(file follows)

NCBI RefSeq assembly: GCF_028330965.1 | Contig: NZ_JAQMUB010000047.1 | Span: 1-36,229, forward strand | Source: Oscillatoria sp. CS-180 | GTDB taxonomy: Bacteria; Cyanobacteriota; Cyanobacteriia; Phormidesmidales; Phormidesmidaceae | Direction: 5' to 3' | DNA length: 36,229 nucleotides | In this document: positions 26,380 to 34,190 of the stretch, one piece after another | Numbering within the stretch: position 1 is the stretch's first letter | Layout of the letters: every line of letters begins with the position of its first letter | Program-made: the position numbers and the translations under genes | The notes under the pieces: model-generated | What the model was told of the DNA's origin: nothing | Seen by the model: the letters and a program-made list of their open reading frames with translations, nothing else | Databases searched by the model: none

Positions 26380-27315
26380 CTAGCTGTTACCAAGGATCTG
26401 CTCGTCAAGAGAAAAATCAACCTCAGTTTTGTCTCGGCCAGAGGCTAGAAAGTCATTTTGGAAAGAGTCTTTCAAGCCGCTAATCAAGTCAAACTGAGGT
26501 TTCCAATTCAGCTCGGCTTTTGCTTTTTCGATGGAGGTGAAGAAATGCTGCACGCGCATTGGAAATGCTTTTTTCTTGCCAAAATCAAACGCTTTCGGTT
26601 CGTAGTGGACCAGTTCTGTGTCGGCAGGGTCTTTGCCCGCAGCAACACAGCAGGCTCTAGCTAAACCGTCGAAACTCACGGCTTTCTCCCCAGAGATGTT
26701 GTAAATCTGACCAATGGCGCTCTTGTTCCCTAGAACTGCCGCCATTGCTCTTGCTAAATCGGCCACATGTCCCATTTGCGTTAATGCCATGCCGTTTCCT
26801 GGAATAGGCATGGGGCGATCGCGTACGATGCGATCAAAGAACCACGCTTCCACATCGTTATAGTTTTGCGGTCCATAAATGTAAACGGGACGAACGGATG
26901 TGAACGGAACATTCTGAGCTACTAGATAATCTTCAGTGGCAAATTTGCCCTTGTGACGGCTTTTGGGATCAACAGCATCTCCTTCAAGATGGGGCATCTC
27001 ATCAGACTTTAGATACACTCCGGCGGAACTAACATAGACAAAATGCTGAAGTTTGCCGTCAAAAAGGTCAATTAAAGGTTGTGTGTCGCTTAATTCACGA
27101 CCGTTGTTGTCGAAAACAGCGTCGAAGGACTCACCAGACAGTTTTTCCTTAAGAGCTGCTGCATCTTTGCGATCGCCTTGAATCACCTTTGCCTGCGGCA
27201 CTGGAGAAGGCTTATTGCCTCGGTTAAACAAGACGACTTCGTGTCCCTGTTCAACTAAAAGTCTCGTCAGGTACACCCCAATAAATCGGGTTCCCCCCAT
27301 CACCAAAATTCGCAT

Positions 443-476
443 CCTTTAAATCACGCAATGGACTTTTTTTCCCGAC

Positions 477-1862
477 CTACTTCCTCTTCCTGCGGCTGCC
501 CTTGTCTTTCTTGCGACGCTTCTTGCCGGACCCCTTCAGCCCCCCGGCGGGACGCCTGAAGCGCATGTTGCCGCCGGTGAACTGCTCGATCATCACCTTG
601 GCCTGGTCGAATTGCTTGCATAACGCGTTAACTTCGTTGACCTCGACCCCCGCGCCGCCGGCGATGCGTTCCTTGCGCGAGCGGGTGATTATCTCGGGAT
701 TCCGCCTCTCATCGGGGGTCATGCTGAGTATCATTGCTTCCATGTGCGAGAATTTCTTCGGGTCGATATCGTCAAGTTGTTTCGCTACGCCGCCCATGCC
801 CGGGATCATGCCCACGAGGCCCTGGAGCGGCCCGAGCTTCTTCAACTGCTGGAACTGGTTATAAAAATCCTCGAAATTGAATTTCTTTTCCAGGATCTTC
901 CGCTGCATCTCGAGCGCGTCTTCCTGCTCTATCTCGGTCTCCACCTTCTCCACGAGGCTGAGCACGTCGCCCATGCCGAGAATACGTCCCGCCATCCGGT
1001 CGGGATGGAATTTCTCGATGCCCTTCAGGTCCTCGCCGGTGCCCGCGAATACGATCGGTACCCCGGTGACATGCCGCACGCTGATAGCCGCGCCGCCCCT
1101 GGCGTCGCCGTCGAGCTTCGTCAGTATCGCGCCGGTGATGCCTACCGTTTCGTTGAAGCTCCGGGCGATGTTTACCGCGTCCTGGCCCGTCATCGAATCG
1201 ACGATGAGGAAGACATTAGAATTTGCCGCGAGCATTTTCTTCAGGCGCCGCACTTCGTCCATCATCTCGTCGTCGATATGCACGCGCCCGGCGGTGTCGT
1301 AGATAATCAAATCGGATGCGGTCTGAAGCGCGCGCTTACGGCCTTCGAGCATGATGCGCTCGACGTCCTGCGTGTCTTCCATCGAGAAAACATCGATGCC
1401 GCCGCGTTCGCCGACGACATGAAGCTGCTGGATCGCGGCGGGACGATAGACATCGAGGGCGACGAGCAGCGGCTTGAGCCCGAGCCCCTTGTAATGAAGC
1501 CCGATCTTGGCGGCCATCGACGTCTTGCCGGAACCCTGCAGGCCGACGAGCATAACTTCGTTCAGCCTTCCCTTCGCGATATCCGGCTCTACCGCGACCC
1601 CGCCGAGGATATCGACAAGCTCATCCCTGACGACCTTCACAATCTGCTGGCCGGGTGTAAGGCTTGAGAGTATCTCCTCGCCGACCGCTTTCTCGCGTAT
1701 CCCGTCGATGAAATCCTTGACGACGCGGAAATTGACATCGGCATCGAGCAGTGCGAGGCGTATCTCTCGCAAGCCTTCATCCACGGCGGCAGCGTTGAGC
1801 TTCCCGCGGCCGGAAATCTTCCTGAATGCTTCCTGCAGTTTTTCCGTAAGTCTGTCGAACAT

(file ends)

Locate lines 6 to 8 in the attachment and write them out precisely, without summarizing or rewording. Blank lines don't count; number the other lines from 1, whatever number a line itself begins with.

26601 CGTAGTGGACCAGTTCTGTGTCGGCAGGGTCTTTGCCCGCAGCAACACAGCAGGCTCTAGCTAAACCGTCGAAACTCACGGCTTTCTCCCCAGAGATGTT
26701 GTAAATCTGACCAATGGCGCTCTTGTTCCCTAGAACTGCCGCCATTGCTCTTGCTAAATCGGCCACATGTCCCATTTGCGTTAATGCCATGCCGTTTCCT
26801 GGAATAGGCATGGGGCGATCGCGTACGATGCGATCAAAGAACCACGCTTCCACATCGTTATAGTTTTGCGGTCCATAAATGTAAACGGGACGAACGGATG